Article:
How to stop graffiti? reintroduce the Community Graffiti Programme

14 April 2019
By Elaine Murphy
elaine@TheCork.ie

Politics

Labour Local election Candidate Peter Horgan and Senator Kevin Humphreys have called on the Government to reintroduce the Community Graffiti Programme to combat the damage to private property by vandalism.

Peter Horgan (Labour)

Graffiti is a real problem in communities right around Cork city and county,” said Mr Horgan

“There is a massive difference between the work of Mad About Cork does in their excellent street art and the mindless tagging of the table end of homes or walls in estates. We need to support both residents and small businesses in tackling such attacks on their property in a way that will ensure it doesn’t reoccur.”

Senator Humphreys said:

“The anti-graffiti programme that was in place previously funded the removal of graffiti in public spaces and places that could be seen from public spaces. It supported small business people in removing graffiti from their premises and distributed anti-graffiti kits. The reintroduction of this programme would be a recognition of the many volunteers who clean their own communities week in and week out. While there are many Tidy Towns committees that clean up their communities on a weekly basis, they cannot deal with criminal damage to householders’ property. It could be co-funded by the Departments of Justice and Equality and Communications, Climate Action and Environment, with matching funding from local government. We need a programme because volunteers must be recognised. The financial hardship that householders are suffering when trying to remove graffiti must be acknowledged. People have pride in their homes but are waking up to find the gable end of their houses destroyed by criminal activity. The fact that there is no assistance available to them to remedy the situation is unacceptable.”

The call was brought up in the Seanad earlier this month by Senator Humphreys and responded to by Minister of State Paul Kehoe.

Minister of State at the Department of Defence (Deputy Paul Kehoe):

“The community graffiti reduction programme was introduced in February 2008 and was sponsored at that time by the then Departments of Justice, Equality and Law Reform, Environment, Heritage and Local Government and Community, Rural and Gaeltacht Affairs. Pobal managed and delivered the programme on behalf of these Departments and a total of approximately €1 million was spent under the first phase of the scheme. Due to the declining state of public finances at the time, the programme was formally brought to an end in the middle of 2009. The programme was separate from, and in addition to, graffiti abatement programmes carried out on an ongoing basis by the local authorities.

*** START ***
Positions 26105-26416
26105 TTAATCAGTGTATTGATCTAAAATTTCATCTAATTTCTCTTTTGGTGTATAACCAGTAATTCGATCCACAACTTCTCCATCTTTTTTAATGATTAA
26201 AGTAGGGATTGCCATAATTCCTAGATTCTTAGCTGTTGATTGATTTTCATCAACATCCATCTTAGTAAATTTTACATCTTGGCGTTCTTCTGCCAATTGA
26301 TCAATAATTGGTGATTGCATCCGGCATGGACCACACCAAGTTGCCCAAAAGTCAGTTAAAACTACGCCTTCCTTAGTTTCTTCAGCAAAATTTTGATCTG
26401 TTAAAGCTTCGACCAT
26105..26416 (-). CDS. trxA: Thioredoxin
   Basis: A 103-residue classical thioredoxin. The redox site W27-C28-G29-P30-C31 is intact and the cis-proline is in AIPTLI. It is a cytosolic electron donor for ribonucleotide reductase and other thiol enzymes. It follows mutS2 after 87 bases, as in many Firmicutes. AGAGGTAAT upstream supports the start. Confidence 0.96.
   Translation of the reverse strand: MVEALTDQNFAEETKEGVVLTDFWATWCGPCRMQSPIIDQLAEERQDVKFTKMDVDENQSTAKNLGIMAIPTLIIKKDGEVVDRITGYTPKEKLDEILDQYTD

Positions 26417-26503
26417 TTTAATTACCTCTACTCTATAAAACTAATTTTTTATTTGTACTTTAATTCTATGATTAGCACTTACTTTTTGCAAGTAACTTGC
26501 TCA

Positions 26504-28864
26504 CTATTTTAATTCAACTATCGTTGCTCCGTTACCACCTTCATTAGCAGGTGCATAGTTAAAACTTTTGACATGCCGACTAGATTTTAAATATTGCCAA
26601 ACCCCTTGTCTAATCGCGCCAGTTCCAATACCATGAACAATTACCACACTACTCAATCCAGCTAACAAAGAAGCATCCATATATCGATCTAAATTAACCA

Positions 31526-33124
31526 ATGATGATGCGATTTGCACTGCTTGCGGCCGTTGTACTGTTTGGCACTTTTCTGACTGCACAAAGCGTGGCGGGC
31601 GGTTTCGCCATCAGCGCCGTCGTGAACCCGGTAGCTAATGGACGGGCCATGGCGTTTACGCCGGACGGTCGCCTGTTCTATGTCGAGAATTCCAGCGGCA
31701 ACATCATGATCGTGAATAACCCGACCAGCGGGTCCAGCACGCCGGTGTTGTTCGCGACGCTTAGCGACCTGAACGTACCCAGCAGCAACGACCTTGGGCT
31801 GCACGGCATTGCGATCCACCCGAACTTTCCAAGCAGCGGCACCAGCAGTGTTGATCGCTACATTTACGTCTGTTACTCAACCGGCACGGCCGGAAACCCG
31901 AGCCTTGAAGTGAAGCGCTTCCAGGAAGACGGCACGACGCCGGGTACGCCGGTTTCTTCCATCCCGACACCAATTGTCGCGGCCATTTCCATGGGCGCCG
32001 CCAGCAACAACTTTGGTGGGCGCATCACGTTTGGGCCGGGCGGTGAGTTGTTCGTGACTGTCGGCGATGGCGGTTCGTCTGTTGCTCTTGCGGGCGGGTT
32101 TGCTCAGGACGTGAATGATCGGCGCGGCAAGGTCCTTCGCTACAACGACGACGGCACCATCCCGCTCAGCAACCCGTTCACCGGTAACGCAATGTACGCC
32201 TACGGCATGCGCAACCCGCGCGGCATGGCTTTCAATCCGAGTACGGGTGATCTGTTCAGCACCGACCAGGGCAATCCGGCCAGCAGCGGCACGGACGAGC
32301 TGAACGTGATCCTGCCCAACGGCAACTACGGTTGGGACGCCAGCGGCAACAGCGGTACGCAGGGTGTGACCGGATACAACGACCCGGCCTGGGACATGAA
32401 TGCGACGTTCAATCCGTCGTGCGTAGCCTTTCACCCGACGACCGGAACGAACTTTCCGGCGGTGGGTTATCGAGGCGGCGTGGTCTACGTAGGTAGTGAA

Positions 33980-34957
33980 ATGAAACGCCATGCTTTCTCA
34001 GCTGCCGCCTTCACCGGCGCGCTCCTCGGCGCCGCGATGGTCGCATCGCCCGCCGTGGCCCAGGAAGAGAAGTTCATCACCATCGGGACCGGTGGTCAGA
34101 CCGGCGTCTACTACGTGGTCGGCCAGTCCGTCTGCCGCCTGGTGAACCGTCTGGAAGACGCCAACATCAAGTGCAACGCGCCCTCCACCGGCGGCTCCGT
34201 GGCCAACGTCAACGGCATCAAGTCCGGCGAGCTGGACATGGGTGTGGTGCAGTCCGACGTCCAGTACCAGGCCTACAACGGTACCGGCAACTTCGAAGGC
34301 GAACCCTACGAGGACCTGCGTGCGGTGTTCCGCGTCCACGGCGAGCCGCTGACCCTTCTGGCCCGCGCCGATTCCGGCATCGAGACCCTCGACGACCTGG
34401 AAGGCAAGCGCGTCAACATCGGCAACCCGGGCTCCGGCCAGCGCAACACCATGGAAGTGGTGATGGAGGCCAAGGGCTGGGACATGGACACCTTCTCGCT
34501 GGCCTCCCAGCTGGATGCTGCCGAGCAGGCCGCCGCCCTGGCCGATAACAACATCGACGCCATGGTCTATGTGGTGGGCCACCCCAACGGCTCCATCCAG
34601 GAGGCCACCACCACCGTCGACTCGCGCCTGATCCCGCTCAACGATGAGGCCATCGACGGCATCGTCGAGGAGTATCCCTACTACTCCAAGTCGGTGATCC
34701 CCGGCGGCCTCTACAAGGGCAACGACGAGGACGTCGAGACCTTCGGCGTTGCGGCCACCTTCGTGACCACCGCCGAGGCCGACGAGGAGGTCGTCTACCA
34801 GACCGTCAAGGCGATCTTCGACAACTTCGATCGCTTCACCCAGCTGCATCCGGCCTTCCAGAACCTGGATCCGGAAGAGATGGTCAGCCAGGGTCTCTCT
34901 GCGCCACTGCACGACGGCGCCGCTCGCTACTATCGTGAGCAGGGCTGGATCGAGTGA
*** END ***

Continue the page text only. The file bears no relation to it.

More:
Peter Horgan said “the Senator will no doubt be aware, and as the Minister for Communications, Climate Action and Environment has previously advised the Oireachtas, primary responsibility for management and enforcement responses to litter pollution, including the defacement of structures by writing or other marks, lies with local authorities under the Litter Pollution Act 1997. The Act provides significant powers to local authorities to deal with these issues, including on-the-spot fines. It is a matter for each local authority to decide on the most appropriate public awareness, enforcement and clean-up actions to deal with graffiti, taking account of local circumstances and competing priorities.”

The Department of Communications, Climate Action and Environment operates an anti-litter and anti-graffiti awareness grant scheme. Under this scheme, local authorities can apply for funding for projects aimed at raising awareness of litter and graffiti issues. Local authorities are asked to focus their activities under the scheme on young people and, in particular, on schools and community groups with an emphasis on encouraging long-term behavioural change.

In terms of the justice sector generally, An Garda Síochána has advised that it tasks local community policing units with compiling information which might identify individuals associated with various graffiti incidents. The Criminal Damage Act 1991 is the legal framework utilised by An Garda Síochána to police anti-social behaviour of this nature and alleged offenders are processed in accordance with the provisions of this legislation. The Probation Service, which falls under the remit of the Department of Justice and Equality, operates two graffiti removal projects as part of its community service scheme. One project is based in Dublin and the other is in Cork. The Probation Service does not have a dedicated graffiti project budget.

While the Minister for Justice and Equality is supportive of any measures to remove graffiti from our local areas, he regrets to advise the House that his Department has no plans to reintroduce the community graffiti reduction programme. The issue is not a primary function of the Department and while the public finances are clearly in a better position than ten years ago, there are other competing pressing demands on the resources available for allocation by the Department.

I encourage the Senator to approach the Minister for Communications, Climate Action and Environment to see if his Department would provide additional funding for a pilot scheme under the aforementioned anti-graffiti awareness grant scheme administered by the local authorities.

Mr Horgan dismisses the Minister’s response as a can-kicking exercise.

“It was almost as if he wasn’t a member of the Government in his answer to my colleague Senator Humphreys” said Mr Horgan.

“We need to think laterally as a country in tackling issues in our communities. Shrugging the shoulders is not an acceptable answer anymore to the Cork public.”

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